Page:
Showing it off, she says now, “It made me proud ... but I still would rather have had a gold medal.”
one morning in june, defrantz stands on the football field at Compton Community College as 18 busloads of fourth- and fifth-graders arrive from around the city for the AAF’s annual two-week “Learn and Play Olympic Sports” program.
“Come meet Sam the Eagle,” the announcer tells the children. “You remember--no, you might be too young to remember--Sam was the mascot for the 1984 Summer Olympics in Los Angeles. This is also a chance for you to say hello to Anita DeFrantz, president of the Amateur Athletic Foundation.”
The children ignore DeFrantz and head straight for the strutting, yellow-feathered, big-beaked Sam to exchange high-fives. If DeFrantz’s feathers are ruffled, it does not show. Here, at the grass-roots level, is where she believes she serves best. About 8,000 children from 42 elementary schools throughout the Los Angeles Unified School District will participate in the program this year. It starts in the classrooms with a curriculum, provided by the AAF, that uses Olympic history to help teach social studies, geography, languages and mathematics. “Then they get to come out and play some of the sports they’ve learned about,” DeFrantz says.
Neither sports nor social activism is new to the DeFrantz family. She is a descendant of slaves, the great-great granddaughter of a Louisiana plantation owner from the Alsace-Lorraine region of France and one of his female servants from Africa’s Gold Coast. Their son, Alonzo, was educated and then emancipated by his father. When Benjamin “Pap” Singleton, also a former slave, began organizing newly freed blacks in 1877 to move to the prairies of Kansas, Alonzo David DeFrantz became the movement’s secretary-treasurer. One of his sons, Fayburn Edward DeFrantz--Anita’s grandfather--became director of the Senate Avenue YMCA in Indianapolis. The “Big Chief,” as he was known, was not content to merely change the nets on the basketball hoops. After church Sunday afternoons, he organized “Monster Meetings” and invited as speakers some of the day’s most prominent African Americans, including W.E.B. DuBois, Langston Hughes, George Washington Carver, Paul Robeson, artist Hale Woodruff and the NAACP’s executive secretary from 1931-'55, Walter White. Anita’s father, Robert David DeFrantz, and mother, Anita, met at Indiana University in Bloomington, where he was head of the university’s NAACP chapter and she was among the first African American women to integrate on-campus housing.
“Our parents made sure that we were always aware,” DeFrantz says of herself and her three brothers. “They drove us once to a town about 20 miles away where the Grand Dragon of the KKK lived. There was a sign there that they knew was about to be taken down. It said, ‘Nigger, Don’t Be Here After Dark.’ They just wanted to make sure we saw it before it was gone. I was only 4 or 5 at the time, but I never forgot it.” Robert David was eager for his children to become active in sports. “My father wanted one of my brothers and me to be the first African Americans on the U.S. Olympic swimming team,” Anita says.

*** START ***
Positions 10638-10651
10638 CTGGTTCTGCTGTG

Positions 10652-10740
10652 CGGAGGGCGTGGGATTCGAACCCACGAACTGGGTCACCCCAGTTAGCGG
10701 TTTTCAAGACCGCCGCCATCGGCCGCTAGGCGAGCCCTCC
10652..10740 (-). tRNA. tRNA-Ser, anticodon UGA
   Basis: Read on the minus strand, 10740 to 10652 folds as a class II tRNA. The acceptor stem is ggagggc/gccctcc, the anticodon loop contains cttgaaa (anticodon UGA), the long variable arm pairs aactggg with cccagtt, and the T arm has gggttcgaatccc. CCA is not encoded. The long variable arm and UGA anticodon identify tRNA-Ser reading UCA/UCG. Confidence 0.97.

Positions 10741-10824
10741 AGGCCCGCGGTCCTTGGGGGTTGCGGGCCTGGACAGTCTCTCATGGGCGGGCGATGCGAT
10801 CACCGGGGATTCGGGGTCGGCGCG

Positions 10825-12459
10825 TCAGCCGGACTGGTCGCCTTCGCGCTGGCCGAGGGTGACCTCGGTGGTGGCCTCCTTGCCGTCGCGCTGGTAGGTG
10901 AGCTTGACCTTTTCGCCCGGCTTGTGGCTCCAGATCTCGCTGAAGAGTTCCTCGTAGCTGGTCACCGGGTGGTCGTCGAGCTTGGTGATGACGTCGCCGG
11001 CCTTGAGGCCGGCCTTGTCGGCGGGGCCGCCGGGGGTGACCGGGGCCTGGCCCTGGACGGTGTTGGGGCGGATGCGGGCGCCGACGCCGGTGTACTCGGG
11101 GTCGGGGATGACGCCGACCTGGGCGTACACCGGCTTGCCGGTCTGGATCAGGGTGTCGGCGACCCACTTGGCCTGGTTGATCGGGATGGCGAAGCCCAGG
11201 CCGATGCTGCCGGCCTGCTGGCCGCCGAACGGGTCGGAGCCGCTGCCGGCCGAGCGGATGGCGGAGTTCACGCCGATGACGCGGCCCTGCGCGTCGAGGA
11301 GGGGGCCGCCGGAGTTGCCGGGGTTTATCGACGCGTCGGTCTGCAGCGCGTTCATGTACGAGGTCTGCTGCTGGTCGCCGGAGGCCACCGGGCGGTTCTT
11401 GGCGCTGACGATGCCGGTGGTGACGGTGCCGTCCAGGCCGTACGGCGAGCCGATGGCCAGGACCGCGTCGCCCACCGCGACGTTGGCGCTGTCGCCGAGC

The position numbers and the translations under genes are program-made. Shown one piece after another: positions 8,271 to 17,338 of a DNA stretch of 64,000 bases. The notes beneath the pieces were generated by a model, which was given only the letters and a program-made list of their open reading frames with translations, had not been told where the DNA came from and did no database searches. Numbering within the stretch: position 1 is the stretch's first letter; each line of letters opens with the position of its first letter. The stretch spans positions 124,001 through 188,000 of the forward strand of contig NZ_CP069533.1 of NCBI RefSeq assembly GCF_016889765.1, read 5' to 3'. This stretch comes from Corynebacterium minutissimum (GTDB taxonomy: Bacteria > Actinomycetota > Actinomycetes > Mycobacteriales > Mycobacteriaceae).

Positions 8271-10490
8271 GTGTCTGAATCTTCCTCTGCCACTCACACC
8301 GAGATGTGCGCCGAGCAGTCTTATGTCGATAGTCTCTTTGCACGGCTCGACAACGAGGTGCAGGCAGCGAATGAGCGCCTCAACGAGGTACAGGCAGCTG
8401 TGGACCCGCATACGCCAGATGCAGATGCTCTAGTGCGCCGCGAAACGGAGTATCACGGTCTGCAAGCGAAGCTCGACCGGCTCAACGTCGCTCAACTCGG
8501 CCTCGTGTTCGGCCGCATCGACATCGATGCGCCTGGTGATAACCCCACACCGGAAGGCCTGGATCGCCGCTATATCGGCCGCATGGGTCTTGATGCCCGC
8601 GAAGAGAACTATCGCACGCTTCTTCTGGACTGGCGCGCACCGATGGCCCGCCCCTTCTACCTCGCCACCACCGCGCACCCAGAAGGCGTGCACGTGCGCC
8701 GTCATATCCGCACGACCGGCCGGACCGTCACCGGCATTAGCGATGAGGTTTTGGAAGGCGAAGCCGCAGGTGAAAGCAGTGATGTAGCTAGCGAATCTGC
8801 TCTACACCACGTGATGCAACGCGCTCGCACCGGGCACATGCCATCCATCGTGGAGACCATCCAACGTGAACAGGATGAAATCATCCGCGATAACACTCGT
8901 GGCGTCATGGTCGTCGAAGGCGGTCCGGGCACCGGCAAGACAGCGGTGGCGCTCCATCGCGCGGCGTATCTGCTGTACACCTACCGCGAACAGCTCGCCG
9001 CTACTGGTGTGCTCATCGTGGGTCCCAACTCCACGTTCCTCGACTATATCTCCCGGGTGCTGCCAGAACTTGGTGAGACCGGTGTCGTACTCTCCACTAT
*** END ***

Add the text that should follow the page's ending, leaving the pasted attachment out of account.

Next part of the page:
Robert David, who died in 1984, no doubt would be sad to learn that his goal is still out there for some other father’s child to achieve. There are, however, more opportunities than when Anita swam at the Frederick Douglass Park pool in Indianapolis in the late ‘50s and early ‘60s. A swimming instructor at the public park for African Americans fielded a team, but because the pool was open for only a couple of months in the summers, it was folly to think that the swimmers could compete against white kids who swam at country clubs. When the instructor left for another city, the team folded. Later, at Shortridge High School in Indianapolis, Anita DeFrantz found plenty of sports for African Americans, but none for girls.
“I joined the marching band. That’s the closest I got to the field of play.” She gestures at the Compton football field. “That’s why it’s fun for me to give these kids the chance.”
DeFrantz excuses herself to join some of the 896 students from eight schools gathered today.
“Say hello to Anita DeFrantz,” the announcer repeats. “She’s from rowing, the noblest sport.”
during international Olympic committee sessions, the 104 members sit according to the order in which they were elected. Before she was named to the executive board and placed at the front of the room, DeFrantz sat two seats from Prince Albert of Monaco and five from Princess Anne of Great Britain. In the IOC directory, Prince Albert lists his address as Palais Princier, Monte Carlo. Princess Anne lists hers as Buckingham Palace, London. DeFrantz lives in a modest, two-bedroom, two-bath California bungalow on a side street in Santa Monica. She jokingly calls it her “urban estate.”
She was elected to the IOC in 1986 because Peter Ueberroth wasn’t. Tired of law because it “was more about cleverness and making money than truth, justice and the American way,” DeFrantz came to Los Angeles in 1981, at the behest of Ueberroth, to serve as a vice president of the organizing committee for the 1984 Summer Games. Her primary responsibility was the athletes’ village at USC, but she was called upon to meet bigger challenges. After the British government approved a South African runner, Zola Budd, as part of its team because her grandfather was English, DeFrantz was assigned by Ueberroth to stave off a threatened boycott. As a result of her efforts, only Soviet sympathizers Ethiopia and Upper Volta among the African countries did not attend the L.A. Games. That further impressed the IOC, which had awarded DeFrantz the Bronze Medal of the Olympic Order for her leadership role in the fight against the USOC boycott in 1980. When one of the two IOC members from the United States, Julian Roosevelt, died in 1986, DeFrantz was on the short list to replace him. Samaranch backed Ueberroth, but other committee members resented the unflattering references Ueberroth had made about them in his autobiography, “Made In America.” They insisted on someone else. That someone was DeFrantz. “I’m glad I was elected,” DeFrantz says. “But Peter would have been a wonderful choice and should have been a member.”